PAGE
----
There’s a photo of Doug on his website as a young boy with his Hofner bass. It’s 1967, I believe. In my memory, that’s the fellow I met at the Grande Ballroom in Detroit just a year later when the promoter Russ Gibb had asked me to meet a young musician to see if I thought he had what it took to make it in music. Not being an authority on the subject didn’t stop me from agreeing and so Doug and I met in the dark, empty ballroom one afternoon when I was up there rehearsing the MC5. We had a nice talk about bands and guitars.
It was clear to me that Doug had the necessary prerequisite for a life in the arts. He had an unshakable belief in himself and boundless enthusiasm for music. He expressed his absolute love of being in a band and writing his own songs. He was obsessed with guitars, and amps, and all the trivia that goes along with them. He was an over-the-top fan of the first wave of British rock groups (as were we all). I think he stayed true to this love his entire life.
I reported back to Russ that the kid would be fine. If you don’t love music more that almost everything else in your life, you can’t survive in it. It’s just too hard. Doug was fortunate that success came at the right time for him. Not too early, but not too late.
There’s a trap that can come along with fame and money that’s almost impossible to avoid, especially if you’ve had to work hard for your successes. The trap is that this is a cyclical business and it eats its young. One day you’re the golden boy, and everybody loves you and the next day you’re out of favor and there’s a new golden boy or girl that has taken your place. Then the steel jaws of the trap close on you and you look for something to kill the pain.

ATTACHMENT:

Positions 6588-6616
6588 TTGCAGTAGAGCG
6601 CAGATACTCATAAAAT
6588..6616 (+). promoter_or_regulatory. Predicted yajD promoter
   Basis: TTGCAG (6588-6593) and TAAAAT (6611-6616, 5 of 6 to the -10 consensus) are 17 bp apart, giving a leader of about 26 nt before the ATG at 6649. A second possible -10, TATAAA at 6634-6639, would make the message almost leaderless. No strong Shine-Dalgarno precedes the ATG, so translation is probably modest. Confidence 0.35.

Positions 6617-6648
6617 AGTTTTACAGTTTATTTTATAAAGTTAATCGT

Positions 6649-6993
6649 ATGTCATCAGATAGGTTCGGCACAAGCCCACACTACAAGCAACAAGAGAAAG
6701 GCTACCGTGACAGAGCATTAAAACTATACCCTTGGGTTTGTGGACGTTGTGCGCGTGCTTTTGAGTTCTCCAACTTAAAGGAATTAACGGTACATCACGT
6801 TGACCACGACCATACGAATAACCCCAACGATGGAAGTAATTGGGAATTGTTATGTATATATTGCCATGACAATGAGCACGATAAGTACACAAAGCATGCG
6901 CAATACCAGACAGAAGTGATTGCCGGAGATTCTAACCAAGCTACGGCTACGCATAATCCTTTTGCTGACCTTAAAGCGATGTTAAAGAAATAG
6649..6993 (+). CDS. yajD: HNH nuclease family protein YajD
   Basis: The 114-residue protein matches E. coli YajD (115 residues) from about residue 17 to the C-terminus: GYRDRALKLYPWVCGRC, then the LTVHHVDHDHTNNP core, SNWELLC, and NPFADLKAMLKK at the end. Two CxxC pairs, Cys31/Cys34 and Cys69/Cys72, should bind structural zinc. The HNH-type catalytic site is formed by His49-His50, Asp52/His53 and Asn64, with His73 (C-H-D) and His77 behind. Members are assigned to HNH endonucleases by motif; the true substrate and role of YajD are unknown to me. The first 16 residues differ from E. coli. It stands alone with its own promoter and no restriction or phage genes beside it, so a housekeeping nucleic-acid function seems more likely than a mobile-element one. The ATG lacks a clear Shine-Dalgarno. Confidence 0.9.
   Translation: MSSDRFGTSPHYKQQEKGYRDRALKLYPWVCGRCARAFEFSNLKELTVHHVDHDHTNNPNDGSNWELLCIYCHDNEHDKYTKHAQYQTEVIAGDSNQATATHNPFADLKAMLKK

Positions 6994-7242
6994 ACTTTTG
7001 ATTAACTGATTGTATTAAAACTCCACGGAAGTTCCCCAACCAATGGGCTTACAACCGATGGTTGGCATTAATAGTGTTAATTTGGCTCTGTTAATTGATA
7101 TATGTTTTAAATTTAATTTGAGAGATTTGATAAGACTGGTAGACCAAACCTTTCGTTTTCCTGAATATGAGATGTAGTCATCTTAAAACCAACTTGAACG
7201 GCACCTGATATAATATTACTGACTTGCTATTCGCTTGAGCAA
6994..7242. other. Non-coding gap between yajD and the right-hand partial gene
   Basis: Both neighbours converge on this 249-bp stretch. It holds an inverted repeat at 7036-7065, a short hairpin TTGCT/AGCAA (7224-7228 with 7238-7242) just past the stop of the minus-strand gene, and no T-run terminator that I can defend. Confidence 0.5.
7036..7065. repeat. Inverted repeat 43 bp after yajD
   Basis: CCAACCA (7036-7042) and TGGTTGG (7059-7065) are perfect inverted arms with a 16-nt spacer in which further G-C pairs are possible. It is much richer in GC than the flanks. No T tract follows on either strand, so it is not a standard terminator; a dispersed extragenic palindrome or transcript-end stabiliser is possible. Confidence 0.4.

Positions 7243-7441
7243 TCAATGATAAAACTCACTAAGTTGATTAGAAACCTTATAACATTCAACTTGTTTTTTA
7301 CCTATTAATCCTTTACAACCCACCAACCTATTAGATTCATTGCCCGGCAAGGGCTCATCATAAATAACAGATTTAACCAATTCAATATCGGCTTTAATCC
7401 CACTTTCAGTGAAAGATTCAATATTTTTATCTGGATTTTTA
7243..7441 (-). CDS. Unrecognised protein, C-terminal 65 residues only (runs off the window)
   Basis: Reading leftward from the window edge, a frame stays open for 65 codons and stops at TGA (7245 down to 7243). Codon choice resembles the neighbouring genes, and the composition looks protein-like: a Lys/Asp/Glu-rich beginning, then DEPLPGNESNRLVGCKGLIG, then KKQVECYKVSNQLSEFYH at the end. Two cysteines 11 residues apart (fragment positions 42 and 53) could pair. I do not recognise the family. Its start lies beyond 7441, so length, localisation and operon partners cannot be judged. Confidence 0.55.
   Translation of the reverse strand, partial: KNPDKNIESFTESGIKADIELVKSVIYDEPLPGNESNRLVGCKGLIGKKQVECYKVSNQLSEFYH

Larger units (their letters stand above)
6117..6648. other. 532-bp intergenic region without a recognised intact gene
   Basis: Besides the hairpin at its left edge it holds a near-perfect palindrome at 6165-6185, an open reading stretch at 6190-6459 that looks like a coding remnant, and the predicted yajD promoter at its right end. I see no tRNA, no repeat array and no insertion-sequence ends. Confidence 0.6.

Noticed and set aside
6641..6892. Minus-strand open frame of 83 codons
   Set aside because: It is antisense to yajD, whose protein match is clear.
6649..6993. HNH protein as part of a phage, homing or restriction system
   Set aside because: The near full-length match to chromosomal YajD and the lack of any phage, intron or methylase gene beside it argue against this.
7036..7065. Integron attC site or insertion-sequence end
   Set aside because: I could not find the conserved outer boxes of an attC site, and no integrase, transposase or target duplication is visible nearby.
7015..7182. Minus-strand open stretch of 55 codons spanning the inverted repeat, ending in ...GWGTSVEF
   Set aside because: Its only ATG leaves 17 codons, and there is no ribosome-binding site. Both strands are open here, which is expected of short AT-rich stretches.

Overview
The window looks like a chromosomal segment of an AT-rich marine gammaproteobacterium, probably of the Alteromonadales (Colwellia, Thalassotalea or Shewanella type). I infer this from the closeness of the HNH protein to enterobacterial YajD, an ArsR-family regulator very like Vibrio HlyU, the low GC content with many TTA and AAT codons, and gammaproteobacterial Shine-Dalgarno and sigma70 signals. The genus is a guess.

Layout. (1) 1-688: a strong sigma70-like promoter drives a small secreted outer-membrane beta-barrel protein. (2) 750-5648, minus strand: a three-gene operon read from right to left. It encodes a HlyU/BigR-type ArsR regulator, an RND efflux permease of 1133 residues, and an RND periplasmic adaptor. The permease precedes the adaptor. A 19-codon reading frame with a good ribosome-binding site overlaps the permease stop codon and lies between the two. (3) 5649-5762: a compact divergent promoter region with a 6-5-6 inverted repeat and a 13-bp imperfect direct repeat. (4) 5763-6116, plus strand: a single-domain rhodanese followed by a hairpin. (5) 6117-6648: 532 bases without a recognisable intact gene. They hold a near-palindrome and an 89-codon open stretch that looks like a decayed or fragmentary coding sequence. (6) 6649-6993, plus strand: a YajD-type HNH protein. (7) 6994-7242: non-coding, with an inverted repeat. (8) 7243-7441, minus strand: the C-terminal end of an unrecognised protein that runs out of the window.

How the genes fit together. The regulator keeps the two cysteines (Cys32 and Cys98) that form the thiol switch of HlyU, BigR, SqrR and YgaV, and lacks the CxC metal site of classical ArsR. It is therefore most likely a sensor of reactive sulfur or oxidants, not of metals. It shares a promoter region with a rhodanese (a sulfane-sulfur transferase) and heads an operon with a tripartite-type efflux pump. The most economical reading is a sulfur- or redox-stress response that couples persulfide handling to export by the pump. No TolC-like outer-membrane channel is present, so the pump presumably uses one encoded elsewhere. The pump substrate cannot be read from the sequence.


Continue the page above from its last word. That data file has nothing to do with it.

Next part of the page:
Doug was a unique musician but an all too human being. He crashed and burned. But out of the embers emerged a new Doug Fieger. He found a set of ethics and moral principles that he could build a real life on. Not a show business image, but a life with moments of real meaning and at least a degree of fulfillment in it. And that’s when he came back into my life 30 years later. We had a mutual friend in Bob Timmins and, early on, Doug would call me just to talk. He and Bob knew I was in trouble and they reached out to me. They double-teamed me. I was intrigued with both of them, my old music buddy and his pal, the ex-con. They wouldn’t argue with me and I was looking for an argument. They both just showed me kindness, support and affection without being sappy or condescending. They showed me a way out and I took it.
I remained close to both Doug and Bob through death’s door and they’re both still with me today.
Some say life is too short and that would be true of both Bob and Doug’s lives. They both had so much more to give. But we don’t usually get to decide these things. All I know is Doug came into my life early and left my life early. And I’m so much the better for the time spent with him in between.
Wayne Kramer, Los Angeles, Nov. 15, 2010